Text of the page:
WESTLAKE VILLAGE (CBSLA.com) — The family of a Ventura County high school senior threatened a lawsuit Wednesday after their son was suspended for confronting a football player who allegedly sexually harassed his then 14-year-old sister for the third time.
Dominic Conti, 17, was suspended from Westlake High School for five days following an incident at a football game on October 11, 2013.
Conti, until his suspension, was also the WHS senior class president, an elected position that he was subsequently removed from. He was also banned from all extracurricular activities.
Conti family attorney Manny Medrano said the punishment sends the wrong message.
“If your child, boy or girl, at this school, or frankly any school in the district, is the victim of sexual harassment, we’re not going to do anything, you’re on your own,” he said at a news conference Wednesday.
“They way they treated me was someone that has brought, like, a firearm to school,” Conti said.
At the news conference on Wednesday, Conti insisted he was just protecting his sister.
“I can assure you that the way I acted, it was in self defense,” he said.
The Conti family claims the school’s alleged protection of their top-ranked football program is “more important that preventing sexual harassment.”
The family wants an apology from the Conejo Valley Unified School District, Dominic’s suspension removed from his record and for him to be reinstated as class president.
The CVUSD board has reportedly refused to hear their case and now the Conti’s plan to take it to the California Department of Education.
If no resolution comes from the state level, the family plans to file a lawsuit against WHS administration and the district for defamation and disclosing personal information about Dominic.
“I’m a victim of sexual harassment,” said Conti’s sister, who claims the player had said vulgar comments to her on at least three occasions. “And you know what, it is not okay.”
According to the family, several complaints had been made to administrators about the freshman player’s conduct prior to the Oct. 11 incident.
Dominic, his father, Lawrence, and a school security guard confronted the boy at a game that night in an attempt to “escort the player to school administration after he again sexually harassed the girl,” a statement said.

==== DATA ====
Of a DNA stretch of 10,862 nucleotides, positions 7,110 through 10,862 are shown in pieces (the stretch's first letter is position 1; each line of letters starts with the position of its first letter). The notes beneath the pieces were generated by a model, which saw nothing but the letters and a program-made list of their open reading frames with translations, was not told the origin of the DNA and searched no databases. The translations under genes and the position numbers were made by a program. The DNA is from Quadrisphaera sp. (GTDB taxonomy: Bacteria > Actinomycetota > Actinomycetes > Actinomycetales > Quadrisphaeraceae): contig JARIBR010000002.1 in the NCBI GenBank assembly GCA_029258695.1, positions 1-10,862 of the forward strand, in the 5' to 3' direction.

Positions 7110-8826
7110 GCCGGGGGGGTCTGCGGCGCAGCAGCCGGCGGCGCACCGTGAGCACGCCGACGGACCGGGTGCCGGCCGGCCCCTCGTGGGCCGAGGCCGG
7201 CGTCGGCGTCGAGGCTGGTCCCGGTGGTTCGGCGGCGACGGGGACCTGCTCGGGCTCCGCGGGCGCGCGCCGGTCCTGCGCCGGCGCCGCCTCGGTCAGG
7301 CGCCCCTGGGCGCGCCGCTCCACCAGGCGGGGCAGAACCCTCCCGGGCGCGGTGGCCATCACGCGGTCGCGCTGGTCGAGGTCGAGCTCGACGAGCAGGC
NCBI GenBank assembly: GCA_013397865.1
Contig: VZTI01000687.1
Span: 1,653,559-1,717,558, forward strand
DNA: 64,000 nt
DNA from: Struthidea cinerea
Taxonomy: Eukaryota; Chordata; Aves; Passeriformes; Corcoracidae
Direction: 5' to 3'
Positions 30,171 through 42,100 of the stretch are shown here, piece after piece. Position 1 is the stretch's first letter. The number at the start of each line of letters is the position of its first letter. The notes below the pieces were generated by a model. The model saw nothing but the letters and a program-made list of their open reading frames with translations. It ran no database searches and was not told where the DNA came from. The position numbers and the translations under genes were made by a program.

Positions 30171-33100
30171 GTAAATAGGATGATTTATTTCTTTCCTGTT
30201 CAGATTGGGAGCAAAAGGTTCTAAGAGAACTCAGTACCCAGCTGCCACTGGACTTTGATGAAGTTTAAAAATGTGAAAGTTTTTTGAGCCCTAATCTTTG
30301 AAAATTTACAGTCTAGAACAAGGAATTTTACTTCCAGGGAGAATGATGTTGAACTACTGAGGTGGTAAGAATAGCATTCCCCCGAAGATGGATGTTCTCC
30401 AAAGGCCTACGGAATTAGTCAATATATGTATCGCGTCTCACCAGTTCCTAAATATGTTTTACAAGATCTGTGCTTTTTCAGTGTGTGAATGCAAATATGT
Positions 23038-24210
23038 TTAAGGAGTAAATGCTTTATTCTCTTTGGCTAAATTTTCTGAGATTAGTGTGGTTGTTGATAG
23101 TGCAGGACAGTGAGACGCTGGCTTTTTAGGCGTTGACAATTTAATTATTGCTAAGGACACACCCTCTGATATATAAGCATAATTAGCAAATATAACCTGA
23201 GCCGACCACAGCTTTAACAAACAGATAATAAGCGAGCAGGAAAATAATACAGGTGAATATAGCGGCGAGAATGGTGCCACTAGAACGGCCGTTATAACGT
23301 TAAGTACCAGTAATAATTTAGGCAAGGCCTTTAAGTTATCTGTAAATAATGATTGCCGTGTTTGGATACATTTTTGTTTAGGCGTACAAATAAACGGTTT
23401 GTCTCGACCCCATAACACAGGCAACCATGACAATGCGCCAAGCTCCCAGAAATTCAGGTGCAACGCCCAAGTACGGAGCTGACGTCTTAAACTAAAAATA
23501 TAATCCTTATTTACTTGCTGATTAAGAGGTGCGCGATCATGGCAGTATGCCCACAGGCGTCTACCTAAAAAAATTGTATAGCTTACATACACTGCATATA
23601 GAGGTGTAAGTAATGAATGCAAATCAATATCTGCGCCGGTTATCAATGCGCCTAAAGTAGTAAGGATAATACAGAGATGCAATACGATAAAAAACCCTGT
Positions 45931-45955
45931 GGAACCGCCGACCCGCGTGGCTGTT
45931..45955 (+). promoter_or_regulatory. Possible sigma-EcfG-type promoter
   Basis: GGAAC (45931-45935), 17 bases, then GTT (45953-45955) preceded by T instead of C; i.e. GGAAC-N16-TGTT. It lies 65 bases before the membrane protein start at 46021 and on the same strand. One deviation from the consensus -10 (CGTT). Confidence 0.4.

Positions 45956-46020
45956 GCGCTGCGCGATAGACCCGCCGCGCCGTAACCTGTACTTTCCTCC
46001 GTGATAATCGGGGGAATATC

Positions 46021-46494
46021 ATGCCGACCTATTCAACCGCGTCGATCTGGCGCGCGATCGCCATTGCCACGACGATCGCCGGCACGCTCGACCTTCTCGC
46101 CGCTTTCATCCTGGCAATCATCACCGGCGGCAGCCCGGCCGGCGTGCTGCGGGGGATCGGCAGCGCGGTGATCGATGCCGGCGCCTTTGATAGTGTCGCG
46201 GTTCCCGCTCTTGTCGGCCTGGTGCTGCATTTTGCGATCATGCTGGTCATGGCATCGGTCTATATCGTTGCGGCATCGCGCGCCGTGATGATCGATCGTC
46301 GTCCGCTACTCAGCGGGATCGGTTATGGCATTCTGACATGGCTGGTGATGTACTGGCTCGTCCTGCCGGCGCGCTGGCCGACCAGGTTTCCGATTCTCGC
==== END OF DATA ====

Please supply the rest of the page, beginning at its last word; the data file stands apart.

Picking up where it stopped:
“That’s when [the player] lunged at me and my dad and he threw a punch. In self defense, I pushed down his arm,” he said.
The football player was suspended for two days for fighting.
Dominic, a 4.4 GPA student, insists he never threw a punch at the football player and explained to the principal that he only acted in self-defense.
“I looked him in the eye and I said, ‘Mr. Lipari, I do not regret protecting my sister,'” Dominic said.
The family also filed a harassment claim and requested a restraining order against the football player in October.
The player has filed the same legal action against Lawrence and Dominic Conti.
All cases are scheduled to return to court in April.
During the Conti news conference, a parent named Marcus Evans showed up and angrily challenged the family’s version of events.
He said he witnessed the October confrontation.
“They choked the little kid, the African-American kid,” said Evans, “He didn’t do anything. He was trying to get away from the dad.”
The Contis attorney insisted it was the young man who lunged at the Contis and who was the aggressor.
“And then subsequently it’s Larry Conti and his son who are taken into custody by the sheriff’s department,” said Medrano.
In August, the Westlake Warriors were at the center of an alleged hazing incident involving freshman and senior players when the team traveled to Hawaii for a game.
One student was arrested for third degree sexual assault after a parent complained to police in Honolulu, but charges were never filed.